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Review: 'Till Death' is a renaissance for Megan Fox

Posted Tuesday, August 10, 2021 at 5:11 PM Central

by John Couture

If you're a Megan Fox fan, then you're living life right these days. In the last few weeks, Midnight in the Switchgrass and Till Death has sparked a bit of a renaissance for the actress who showed promise early before making some less than interesting movies.

I've been hyping up Screen Media Films lately and for good reason. They are quickly becoming a dominant force in the indie scene along with the likes of A24 and NEON. When you see their logo these days, it's a good bet that you're about to be quite entertained.

That streak continues with Till Death.

Best described as a more suspenseful take on Stephen King's Gerald's Game with a bit of Weekend at Bernie's thrown in for spice, Till Death is a taut psychological thriller turned into a cat-and-mouse game that will keep you thoroughly invested until the very end.

After a romantic evening at their secluded lake house, a woman wakes up handcuffed to her dead husband and finds herself forced to play his sick little game. Trapped and isolated in the dead of winter, she must fend off hired killers and hypothermia all while toting her dead husband's body.



I went into Till Death fairly unspoiled about the plot. I knew that at some point Megan Fox is handcuffed to a corpse, but that's pretty much it. I would highly recommend going in with the same tabula rasa. There are just so many little surprises along the way that I don't want to spoil any of them.

Of course, this also makes it rather difficult to give the movie a full and comprehensive review. Suffice to say, it's a movie that will intrigue you and keep you interested until the credits roll - and really can you ask for more?

First and foremost, Till Death features the Jennifer's Body Megan Fox that we've been waiting to see resurface for over a decade. Somewhere along the path, Megan lost her way and starred in several unwatchable direct-to-video films, but it seems that her career is back in the right direction.

Let's face it, even from the scant details above, you already know going in that Megan Fox is going to commanding the lion's share of the screen time. In fact, I would hazard a guess that she's in the frame for upwards of 90% of the entire movie - most of which is just her and a dead body.

While that might sound daunting and derivative, I can assure you that it's not. Megan gives such an understated performance that you really start to feel for her character despite her many flaws.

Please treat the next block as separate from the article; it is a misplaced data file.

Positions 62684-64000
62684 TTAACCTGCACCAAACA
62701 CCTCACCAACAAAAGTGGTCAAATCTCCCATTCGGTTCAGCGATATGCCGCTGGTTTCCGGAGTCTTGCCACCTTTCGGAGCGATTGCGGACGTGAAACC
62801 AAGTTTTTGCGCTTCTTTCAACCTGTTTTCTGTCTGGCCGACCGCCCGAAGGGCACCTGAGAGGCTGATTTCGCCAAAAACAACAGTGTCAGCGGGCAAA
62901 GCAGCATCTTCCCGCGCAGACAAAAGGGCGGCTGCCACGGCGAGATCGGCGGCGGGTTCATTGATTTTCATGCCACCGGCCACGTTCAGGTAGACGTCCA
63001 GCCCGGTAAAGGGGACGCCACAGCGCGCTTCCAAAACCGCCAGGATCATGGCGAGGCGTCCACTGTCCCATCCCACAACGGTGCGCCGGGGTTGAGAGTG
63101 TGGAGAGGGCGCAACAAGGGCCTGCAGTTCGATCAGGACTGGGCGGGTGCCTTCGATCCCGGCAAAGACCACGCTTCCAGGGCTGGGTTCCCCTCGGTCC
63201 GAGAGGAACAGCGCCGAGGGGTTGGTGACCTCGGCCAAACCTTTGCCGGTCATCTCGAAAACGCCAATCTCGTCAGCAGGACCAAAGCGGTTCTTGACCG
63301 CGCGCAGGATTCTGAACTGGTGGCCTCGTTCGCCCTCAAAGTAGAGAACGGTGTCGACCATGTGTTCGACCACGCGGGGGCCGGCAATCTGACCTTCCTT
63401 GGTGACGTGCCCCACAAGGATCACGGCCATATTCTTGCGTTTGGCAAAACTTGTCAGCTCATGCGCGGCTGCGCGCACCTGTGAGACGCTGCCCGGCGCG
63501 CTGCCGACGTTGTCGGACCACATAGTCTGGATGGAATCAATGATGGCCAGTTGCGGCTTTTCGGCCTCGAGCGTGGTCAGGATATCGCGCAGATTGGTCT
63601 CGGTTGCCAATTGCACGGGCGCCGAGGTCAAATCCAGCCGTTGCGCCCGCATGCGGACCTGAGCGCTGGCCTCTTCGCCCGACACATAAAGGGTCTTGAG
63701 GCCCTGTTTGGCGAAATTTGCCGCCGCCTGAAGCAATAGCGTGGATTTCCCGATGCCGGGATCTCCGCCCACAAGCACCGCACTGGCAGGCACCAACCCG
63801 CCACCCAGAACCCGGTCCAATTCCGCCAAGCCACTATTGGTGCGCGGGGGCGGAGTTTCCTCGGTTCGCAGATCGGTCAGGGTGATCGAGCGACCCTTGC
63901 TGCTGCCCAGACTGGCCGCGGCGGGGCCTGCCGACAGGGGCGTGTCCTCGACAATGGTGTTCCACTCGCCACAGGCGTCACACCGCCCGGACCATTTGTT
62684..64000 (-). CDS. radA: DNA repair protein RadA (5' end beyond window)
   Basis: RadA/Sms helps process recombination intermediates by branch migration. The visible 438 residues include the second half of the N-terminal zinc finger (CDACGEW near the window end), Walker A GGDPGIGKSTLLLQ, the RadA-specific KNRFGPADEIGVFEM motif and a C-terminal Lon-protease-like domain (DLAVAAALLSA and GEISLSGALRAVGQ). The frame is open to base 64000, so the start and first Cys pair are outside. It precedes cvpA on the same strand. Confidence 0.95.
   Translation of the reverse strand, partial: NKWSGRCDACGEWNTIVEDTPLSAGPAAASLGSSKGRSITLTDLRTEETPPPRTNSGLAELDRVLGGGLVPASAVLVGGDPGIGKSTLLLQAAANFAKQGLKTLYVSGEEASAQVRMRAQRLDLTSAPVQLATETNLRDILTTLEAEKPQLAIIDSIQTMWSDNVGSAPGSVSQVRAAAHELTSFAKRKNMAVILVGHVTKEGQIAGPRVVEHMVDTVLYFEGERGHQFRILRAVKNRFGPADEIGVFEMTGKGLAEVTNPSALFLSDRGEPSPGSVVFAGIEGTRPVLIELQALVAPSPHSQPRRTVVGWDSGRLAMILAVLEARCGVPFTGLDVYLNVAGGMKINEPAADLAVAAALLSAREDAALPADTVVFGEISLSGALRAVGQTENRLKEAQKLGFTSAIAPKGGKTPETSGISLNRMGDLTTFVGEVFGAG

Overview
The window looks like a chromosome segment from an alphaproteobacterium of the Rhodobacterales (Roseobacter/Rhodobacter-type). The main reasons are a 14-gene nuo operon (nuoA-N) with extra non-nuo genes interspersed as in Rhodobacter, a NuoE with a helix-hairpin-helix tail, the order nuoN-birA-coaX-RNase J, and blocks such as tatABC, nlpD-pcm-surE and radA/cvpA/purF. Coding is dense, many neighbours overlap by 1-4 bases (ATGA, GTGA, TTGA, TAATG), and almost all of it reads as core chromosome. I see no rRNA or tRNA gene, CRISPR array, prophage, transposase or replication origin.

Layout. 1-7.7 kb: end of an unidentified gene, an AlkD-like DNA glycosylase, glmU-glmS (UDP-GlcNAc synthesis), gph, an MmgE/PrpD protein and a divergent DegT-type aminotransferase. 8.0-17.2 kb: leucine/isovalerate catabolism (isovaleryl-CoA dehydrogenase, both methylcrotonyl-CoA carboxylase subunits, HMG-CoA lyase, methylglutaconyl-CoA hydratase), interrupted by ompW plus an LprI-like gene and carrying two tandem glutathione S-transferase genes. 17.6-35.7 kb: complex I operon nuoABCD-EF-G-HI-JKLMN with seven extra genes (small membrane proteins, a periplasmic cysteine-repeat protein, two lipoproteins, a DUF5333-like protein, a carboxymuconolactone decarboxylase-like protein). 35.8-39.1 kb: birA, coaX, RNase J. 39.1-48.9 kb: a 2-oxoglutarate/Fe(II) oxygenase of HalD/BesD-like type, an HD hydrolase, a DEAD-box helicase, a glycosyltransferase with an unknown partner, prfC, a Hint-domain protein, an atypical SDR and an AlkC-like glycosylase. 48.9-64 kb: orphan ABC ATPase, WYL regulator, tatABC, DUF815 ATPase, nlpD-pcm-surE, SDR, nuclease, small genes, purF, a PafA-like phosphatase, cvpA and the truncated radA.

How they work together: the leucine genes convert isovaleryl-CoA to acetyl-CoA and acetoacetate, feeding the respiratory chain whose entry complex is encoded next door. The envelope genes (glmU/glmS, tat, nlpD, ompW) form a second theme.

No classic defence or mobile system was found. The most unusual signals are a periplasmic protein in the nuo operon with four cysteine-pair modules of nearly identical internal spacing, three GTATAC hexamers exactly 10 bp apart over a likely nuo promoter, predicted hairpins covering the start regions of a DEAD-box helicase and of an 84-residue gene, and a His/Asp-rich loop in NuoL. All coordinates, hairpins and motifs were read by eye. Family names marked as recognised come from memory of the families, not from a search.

One compelling reason for this film's enjoyment is the impressive script penned by Jason Carvey. A relative newcomer to the industry, Jason previously wrote and directed the 2006 indie film A New Wave. All I know about that film is that it stars a very young John Krasinski and that I enjoyed Till Death so much that I will seek out A New Wave to see if Jason's earlier work sheds any light on his breakout work on Till Death.

One of the challenging aspects of this story is how you both make it believable and compelling without losing the audience's attention. Jason does a great job seeding the story with little nuggets that pay off later without getting lost in the minutiae. In fact, he shows such restraint that the suspense is actually ratcheted up without relying on so many clich├ęs that riddle lesser screenplays.

No, simple is the keyword here and it pays off handsomely. In some ways, he channels a bit of the Saw series with its macabre twists and turns, but without going over the top. It's clear that he has a certain vision and he gets in and out without lingering too much on the details. This is advantageous because if you give the audience too much room to breathe in a film like this, they are likely to dismiss it out of hand.

Also, I'm a sucker for the stark contrast of blood on newly fallen snow. The white vastness with red imperfections easily conjures up Fargo and you know, in some ways, Till Death does have some of that Coen brothers magic in it.

At the end of the day, the film is paced perfectly to entertain for its 90 minutes and Megan Fox takes advantage of the juicy part to rise from the ashes of films like Above the Shadows. She's a bonafide Hollywood star and this movie proves that her best roles are in front of her. I, for one, can't wait to see where this wild ride takes us next.

Till Death is now available on Blu-ray and DVD.